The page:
A few years ago, I made a shrink pot for my daughter in the the form of a book (photo below). I think I had first seen an example made by Jögge Sundqvist. It is simply a shrink pot with a rectangular bottom and a sliding dovetailed lid. Wonderful fun.
Wanting to make one for my son, I experimented with a different construction technique using dry wood and multiple pieces.
Here are the six pieces for Noah’s book. The wood is butternut. The joinery is a simply a combination of dadoes and rabbets cut with a knife, chisel, and rabbet plane. I made sure all was square and such by following the sawing with some work with a sharp plane and a shooting board. The overall finished box dimensions are 9 3/4″ x 7 1/2″ x 2 3/8″, but anything is possible. The dadoes are 3/16″ wide and the bottom panel is trapped in them. I made the front and back covers 7/16″ thick to allow for the depth of carving. The spine is 3/4″ thick and the opposite side is 3/8″.
I made tapered square pegs to secure the glued rabbet joints, first splitting square pieces from dry walnut stock, then shaving them down with a chisel against a stop. Something like 3/16 square at the fat end.
I drilled holes — maybe 5/32″ diameter — through the rabbet joint and hammered in the pins along with some glue. The corners of the pegs had no problem cutting into the softer butternut wood.
Of course, the sky’s the limit as for decoration. I was inspired by a photograph of Noah from a hike we had taken. After outlining the foreground silhouette in black India ink with a brush, I cut grooves around the border with a V-tool.
I also did some carved texturing of the background and sky. In the photo above, I had begun to add some color to the background fields with thinned artist oil paint.
Then I went nuts. Color is daunting for me, but why not give it a shot? Play around. Experiment. Make mistakes and learn. There are advantages to being a woodworker rather than a heart surgeon.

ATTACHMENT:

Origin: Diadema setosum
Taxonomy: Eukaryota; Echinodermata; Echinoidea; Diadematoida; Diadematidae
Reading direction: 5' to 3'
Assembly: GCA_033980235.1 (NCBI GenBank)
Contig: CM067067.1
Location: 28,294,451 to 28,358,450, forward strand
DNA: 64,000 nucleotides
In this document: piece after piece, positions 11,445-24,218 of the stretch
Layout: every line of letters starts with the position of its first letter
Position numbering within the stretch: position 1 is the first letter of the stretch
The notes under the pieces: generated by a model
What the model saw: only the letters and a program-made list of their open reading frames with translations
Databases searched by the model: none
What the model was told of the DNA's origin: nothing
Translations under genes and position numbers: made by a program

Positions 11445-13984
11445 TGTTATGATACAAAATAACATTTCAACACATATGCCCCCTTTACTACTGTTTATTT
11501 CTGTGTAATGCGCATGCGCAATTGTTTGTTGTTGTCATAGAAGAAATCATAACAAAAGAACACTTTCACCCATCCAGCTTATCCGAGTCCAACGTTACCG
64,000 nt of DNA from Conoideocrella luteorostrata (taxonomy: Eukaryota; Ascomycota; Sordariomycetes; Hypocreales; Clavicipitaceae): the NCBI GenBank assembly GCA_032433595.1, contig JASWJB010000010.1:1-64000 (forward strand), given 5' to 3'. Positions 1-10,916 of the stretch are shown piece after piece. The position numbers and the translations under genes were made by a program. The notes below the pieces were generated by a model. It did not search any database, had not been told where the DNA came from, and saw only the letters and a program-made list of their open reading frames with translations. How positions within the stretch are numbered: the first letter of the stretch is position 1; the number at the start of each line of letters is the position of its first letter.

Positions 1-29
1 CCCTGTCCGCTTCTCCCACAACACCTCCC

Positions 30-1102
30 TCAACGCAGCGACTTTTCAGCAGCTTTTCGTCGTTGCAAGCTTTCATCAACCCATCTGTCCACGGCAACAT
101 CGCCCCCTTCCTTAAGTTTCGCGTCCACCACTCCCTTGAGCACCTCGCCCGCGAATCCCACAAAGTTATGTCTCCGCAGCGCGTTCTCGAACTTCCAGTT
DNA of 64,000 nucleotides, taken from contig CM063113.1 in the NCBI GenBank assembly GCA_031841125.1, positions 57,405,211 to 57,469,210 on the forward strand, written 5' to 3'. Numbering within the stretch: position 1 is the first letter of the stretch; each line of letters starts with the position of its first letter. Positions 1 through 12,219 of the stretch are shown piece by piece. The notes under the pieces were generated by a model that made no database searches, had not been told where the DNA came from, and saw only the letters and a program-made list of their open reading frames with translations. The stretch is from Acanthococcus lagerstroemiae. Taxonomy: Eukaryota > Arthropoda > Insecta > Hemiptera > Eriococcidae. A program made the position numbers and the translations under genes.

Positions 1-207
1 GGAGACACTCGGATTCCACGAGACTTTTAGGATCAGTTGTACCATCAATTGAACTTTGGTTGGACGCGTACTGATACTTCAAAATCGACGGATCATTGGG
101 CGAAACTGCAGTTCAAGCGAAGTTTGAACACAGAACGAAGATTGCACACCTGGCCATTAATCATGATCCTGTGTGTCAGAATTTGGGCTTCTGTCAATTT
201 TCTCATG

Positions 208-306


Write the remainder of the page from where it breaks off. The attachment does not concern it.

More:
One of Noah’s favorite authors is Hermann Hesse. Hesse’s book Wandering: Notes and Sketches is a commentary on the author’s re-exploration of a land from his youth. Considering Noah’s love for the book, I carved a quote emphasized in Wandering into the back cover.
Here’s a shot of the spine.
I used a toothing plane iron like a scraper to make grooves in this surface to suggest pages.
The rabbeted lid slides in grooves made up of dadoes cut into the covers and spine. After all of the carving was finished, I put a coat of linseed oil over the book box, paint and all.
Whether made like a shrink pot or through joinery, these book boxes are a lot of fun to make and provide a special place to stash special stuff.
“Trees have long thoughts, long—breathing and restful, just as they have longer lives than ours. They are wiser than we are, as long as we do not listen to them. But when we have learned how to listen to trees, then the brevity and the quickness and the childlike hastiness of our thoughts achieve an incomparable joy. Whoever has learned how to listen to trees no longer wants to be a tree. He wants to be nothing except what he is.“Hermann Hesse, Wandering: Notes and Sketches (1920), [translation by James Wright, 1972]